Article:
If published reports are to be believed, a crowd of some half million had gathered along the shorelines of upper Manhattan to witness the spectacle.
“At Spuyten Duyvil a force of 200 police under the the command of Captain Schmittberger, of the Kingsbridge police station, were on duty to preserve order and take care of the crowds which gathered upon the railroad docks along the riverfront and the wooded slopes of the bluff which stretched back from the shore.” (The Evening World, June 17, 1895)
For a few brief moments a small setter-type dog upstaged the festivities.
Frightened by gunfire, the dog had leaped off the deck of a tug into the swirling waters. Another tug, following in the wake of the first tried, but failed, to pull the terrified pooch aboard. After several harrowing minutes, “a boatman put out from shore, and with some difficulty pulled the dog into the boat, while the onlookers applauded heartily.” (The Evening World, June 17, 1895)
Fishing and Fireworks
During a ceremony later that afternoon Mayor Strong told the citizens of northern Manhattan that, “Too few New Yorkers realize the importance and the extent of the great uptown district. I am gradually appreciating it, and I want to tell you boys that I have a great mind to move up here…”
An avid angler, he also lamented having to sacrifice a favored retreat for the construction of the canal, “This canal has spoiled my fishing ground, but still, I am willing to do away with another fishing ground upon account of the city of New York.”
He was not alone in his lamentations. The previous winter the New York Herald brought attention to the environmental catastrophe looming for the fragile ecosystem that had once existed in the Spuyten Duyvil: “The life of the bobtail clam, which has had its haunts in the marshy meadows of the Harlem River, is fast drawing to a close. Within six short months the luscious bivalve will cease to exist there, except in the memories of the inhabitants of Fordham Heights, Kingsbridge, and vicinity. No more will the blithesome clam digger, clad in long rubber boots, a short fustian coat, and a red necktie, tie himself to the flats when the tide is out and dig himself a bucketful of this fruit for breakfast. The removal of dams in the long talked of ship canal will put an end to his occupation. It will take away the vocation of the angler for eels, and from a romantic, placid, lagoon-like estuary it will transform the stream into a canal with swift-running currents, in which few of the present inhabitants of its waters can exist. Here and there along the banks of the big ditch a few small submerged nooks may be left in their pristine state, but the locality will never again be the happy hunting ground it has been in the past.” (New York Herald, 1895)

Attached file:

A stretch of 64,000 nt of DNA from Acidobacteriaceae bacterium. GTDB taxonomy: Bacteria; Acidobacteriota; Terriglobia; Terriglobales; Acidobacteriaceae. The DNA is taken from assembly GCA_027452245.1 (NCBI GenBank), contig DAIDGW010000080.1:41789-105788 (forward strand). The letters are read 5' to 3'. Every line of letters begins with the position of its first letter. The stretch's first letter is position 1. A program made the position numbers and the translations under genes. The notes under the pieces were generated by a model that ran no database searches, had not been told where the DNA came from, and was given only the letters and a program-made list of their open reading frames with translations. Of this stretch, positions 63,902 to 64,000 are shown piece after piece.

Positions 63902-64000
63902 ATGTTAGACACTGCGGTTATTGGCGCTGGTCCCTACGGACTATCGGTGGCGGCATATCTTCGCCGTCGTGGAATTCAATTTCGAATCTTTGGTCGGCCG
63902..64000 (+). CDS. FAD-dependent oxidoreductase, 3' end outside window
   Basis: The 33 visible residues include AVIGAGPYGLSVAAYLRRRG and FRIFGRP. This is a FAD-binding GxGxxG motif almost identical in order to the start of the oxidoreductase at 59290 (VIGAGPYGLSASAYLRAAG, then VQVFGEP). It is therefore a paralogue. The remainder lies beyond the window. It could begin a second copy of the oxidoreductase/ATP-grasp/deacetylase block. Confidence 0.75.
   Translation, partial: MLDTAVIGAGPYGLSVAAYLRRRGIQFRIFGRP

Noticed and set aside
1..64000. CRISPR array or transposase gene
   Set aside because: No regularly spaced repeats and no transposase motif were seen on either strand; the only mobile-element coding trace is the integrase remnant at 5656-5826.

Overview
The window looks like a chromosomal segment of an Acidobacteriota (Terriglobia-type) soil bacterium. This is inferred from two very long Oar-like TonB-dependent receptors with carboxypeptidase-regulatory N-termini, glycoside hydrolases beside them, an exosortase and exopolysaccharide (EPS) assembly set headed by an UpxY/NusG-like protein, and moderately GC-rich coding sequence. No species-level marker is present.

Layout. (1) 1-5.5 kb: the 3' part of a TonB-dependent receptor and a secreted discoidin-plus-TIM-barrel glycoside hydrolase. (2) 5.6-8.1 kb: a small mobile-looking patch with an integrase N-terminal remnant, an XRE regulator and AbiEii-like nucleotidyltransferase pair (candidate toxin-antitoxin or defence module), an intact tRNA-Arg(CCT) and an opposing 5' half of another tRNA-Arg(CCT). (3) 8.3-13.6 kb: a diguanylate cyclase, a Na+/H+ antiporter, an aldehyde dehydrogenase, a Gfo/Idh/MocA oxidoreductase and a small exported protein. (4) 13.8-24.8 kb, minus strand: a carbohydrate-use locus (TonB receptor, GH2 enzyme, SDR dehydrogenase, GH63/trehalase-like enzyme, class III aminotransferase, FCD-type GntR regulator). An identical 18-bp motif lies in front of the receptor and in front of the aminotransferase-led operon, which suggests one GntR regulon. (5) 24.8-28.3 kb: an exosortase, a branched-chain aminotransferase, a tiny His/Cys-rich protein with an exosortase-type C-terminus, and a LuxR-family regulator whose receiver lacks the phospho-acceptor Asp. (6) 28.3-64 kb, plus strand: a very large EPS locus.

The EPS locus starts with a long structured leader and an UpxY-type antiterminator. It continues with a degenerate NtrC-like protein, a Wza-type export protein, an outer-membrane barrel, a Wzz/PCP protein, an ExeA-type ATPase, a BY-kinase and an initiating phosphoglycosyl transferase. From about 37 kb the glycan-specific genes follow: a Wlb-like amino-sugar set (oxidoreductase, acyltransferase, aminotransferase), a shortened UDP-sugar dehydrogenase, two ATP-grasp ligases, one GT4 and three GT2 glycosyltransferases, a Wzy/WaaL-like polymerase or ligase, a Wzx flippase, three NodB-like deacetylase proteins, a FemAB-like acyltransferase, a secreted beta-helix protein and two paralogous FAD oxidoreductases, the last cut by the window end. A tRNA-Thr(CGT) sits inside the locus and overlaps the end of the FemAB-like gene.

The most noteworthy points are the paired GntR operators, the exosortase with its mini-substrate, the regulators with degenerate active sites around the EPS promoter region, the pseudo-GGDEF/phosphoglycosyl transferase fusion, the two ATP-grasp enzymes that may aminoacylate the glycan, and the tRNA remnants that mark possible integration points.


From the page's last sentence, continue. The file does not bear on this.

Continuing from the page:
The day ended with a magnificent display of fireworks. New York Governor Morton, Mayor Strong, and other dignitaries were silhouetted by the light-show from the grandstand “in outlines of sizzling flame, while squirming fires for two miles along the Harlem waterfront turned night into noon-day.” (New York Herald, June 18, 1895)
When the fireworks ended at ten o’clock the crowd dissolved into a “wild, jolly jumble in which men, women, children, carriages, bicycles and policemen were thoroughly mixed up and well shaken. The marvel is that no one was seriously injured in the crush and darkness.” (New York Herald, June 18, 1895)
1829– Charter granted to the “Harlem River Canal Company” to open the river.
March, 1873– River and Harbor Act, passed by Congress, directed that a survey be made of the Harlem River, near the East River, “for the removal of rocks therefrom.”
1874– Congress again directs an examination of the area with the purpose of establishing a navigable water connection between New York’s two great boundary rivers.
1875– Lieutenant Colonel John Newton of the Corps of Engineers surveys the area and delivers his report to Congress.
March 3, 1881– Congress approves River and Harbor Act and calls for a complete survey of the area including alternate cuts for the proposed canal.
May 1887– After years of legal wrangling and appraising land held by private owners, proposals are sought from contractors for the $2.7 million project.
January 9, 1888– Some 200, mostly Italian, laborers begin clearing an estimated 300,000 cubic yards of rock from the area then know as “Dyckman’s Meadows.”
February 28, 1895– Tugboat “Lillian M. Hardy” makes first ever passage of the canal.
Monday June 17, 1895 – Canal opens amid grand festivities and splendid weather.
1916– Part of the old Spuyten Duyvil Creek is filled in. Marble Hill becomes part of the mainland.
1923– Decades after the Canal opened, the Johnson Ironworks were condemned.
1936– A direct cut was made through the peninsula leaving behind the “island” we see today.